What does it mean to be called — part 2: Biblical response

Reading scripture there are several different types of calling. There is a general call of obedience, which we see in the very concept of Torah. All people are called to find ways to live out justice and live in right relationship. While Jesus does not say whether or not the call to discipleship is universal, Christ does say that only those the Father draws to Christ can come to Christ. (John 6:44) There is a sense that all who choose a life of walking with Jesus are living a vocational life.

As all who choose to walk with Jesus have answered a vocation, all Christians have a responsibility to one another to live in right relationships, and to exercise their spiritual gifts for the well-being of the community. This general calling, however, seems somewhat separate from what people mean when they speak of a vocation or a vocational ministry. What does it mean to be called?

Those examples of calling we have in scripture are of the prophets, of the disciples themselves, and of Paul. These special vocations are something we romanticize, however they are not something that we envy. We quote Samuel when he said: “Lord, here am I, send me” when we want to encourage people to embrace ministry, however we rarely point out that the special call of Samuel was to prophecy the death and shame of his loving family. I’ve heard sermons about the call of Isiah, but the speaker stops speaking before explaining that Judah will be hearing but never understanding and will continue like this until there is no recognizable remnant of Judah left. Isaiah is called to preach this message even though he knows it will be unsuccessful. The uniquely successful Jonah runs away from his calling, and is miraculously forced to his special calling. Jonah, having no love for the Assyrians, is upset when his ministry is successful and Nineveh repents.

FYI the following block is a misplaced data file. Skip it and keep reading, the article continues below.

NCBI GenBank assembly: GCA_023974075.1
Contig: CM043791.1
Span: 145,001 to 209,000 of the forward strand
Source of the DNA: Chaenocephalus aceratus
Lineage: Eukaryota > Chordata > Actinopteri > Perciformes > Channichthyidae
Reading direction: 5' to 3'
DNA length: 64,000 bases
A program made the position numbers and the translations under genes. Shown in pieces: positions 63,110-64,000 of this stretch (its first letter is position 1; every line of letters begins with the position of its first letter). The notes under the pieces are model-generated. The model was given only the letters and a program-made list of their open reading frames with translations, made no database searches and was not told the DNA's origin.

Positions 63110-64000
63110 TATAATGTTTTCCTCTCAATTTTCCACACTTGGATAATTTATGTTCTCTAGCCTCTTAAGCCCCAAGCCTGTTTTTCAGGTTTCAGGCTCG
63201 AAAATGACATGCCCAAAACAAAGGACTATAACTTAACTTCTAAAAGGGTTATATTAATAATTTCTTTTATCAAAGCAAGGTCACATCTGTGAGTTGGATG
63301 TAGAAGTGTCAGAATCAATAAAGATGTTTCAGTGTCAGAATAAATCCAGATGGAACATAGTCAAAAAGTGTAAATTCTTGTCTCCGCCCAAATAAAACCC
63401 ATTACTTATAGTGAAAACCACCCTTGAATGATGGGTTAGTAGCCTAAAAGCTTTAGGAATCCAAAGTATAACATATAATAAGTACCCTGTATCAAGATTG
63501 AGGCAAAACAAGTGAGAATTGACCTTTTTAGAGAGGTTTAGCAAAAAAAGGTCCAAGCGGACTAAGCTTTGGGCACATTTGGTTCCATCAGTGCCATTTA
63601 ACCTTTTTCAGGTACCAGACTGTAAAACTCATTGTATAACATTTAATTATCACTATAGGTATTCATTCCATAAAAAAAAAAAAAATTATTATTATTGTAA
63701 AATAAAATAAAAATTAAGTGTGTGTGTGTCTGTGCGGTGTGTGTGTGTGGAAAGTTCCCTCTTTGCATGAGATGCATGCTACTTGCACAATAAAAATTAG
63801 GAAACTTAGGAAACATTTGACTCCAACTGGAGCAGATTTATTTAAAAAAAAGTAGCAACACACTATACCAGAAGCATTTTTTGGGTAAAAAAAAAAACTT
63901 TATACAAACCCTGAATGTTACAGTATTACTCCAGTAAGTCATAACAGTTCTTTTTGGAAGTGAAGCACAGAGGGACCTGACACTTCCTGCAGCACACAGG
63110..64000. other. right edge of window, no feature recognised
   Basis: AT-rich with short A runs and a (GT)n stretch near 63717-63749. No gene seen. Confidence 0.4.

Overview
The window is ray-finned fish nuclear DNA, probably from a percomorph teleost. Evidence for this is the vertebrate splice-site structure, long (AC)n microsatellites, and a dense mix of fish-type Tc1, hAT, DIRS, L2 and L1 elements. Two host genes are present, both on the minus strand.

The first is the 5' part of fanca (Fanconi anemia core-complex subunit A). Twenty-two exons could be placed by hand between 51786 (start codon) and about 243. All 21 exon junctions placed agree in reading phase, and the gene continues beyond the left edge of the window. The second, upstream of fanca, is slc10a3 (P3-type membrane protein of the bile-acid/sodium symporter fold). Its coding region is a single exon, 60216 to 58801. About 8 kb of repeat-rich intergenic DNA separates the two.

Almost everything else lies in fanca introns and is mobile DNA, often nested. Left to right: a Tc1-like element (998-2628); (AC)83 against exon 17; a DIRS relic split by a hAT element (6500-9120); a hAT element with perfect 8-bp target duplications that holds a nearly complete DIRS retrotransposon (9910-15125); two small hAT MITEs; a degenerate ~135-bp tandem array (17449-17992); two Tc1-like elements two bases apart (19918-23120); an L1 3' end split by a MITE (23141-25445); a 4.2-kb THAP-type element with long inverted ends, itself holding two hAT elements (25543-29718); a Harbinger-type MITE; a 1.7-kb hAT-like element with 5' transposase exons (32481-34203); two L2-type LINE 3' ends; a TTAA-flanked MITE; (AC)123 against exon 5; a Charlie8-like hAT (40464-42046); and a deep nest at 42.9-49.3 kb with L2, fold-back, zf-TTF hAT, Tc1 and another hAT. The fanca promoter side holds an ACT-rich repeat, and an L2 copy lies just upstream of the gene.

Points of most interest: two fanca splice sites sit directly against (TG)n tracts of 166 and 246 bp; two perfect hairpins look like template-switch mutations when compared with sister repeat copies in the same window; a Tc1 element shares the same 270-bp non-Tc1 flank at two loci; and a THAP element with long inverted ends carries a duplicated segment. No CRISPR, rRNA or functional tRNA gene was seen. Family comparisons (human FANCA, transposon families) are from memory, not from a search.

One remarkable thing about the most striking calls to a prophetic ministry is that in the case of Jonah, who enjoyed success, and most likely for others there was a sense that this vocation was temporary. The call was to deliver a specific message to a specific person or persons, and when the message was delivered, the calling was completed.

What seems clear is that whether a calling is a special calling, or a general calling, God seeks faithfulness above measurable success. Certainly there is little correlation between success and faithfulness. There is also a sense that a calling is persistent enough that it demands a person obey it whether or not there is success. Vocation very often implies personal sacrifice.

Perhaps the most remarkable calling for the church is that we are to deny ourselves, take up our cross, and follow Jesus. Whether we given a message or not — whether we are called away from “home” or not, we are all called to put walking with Jesus above ourselves. Vocation is common to the whole church.


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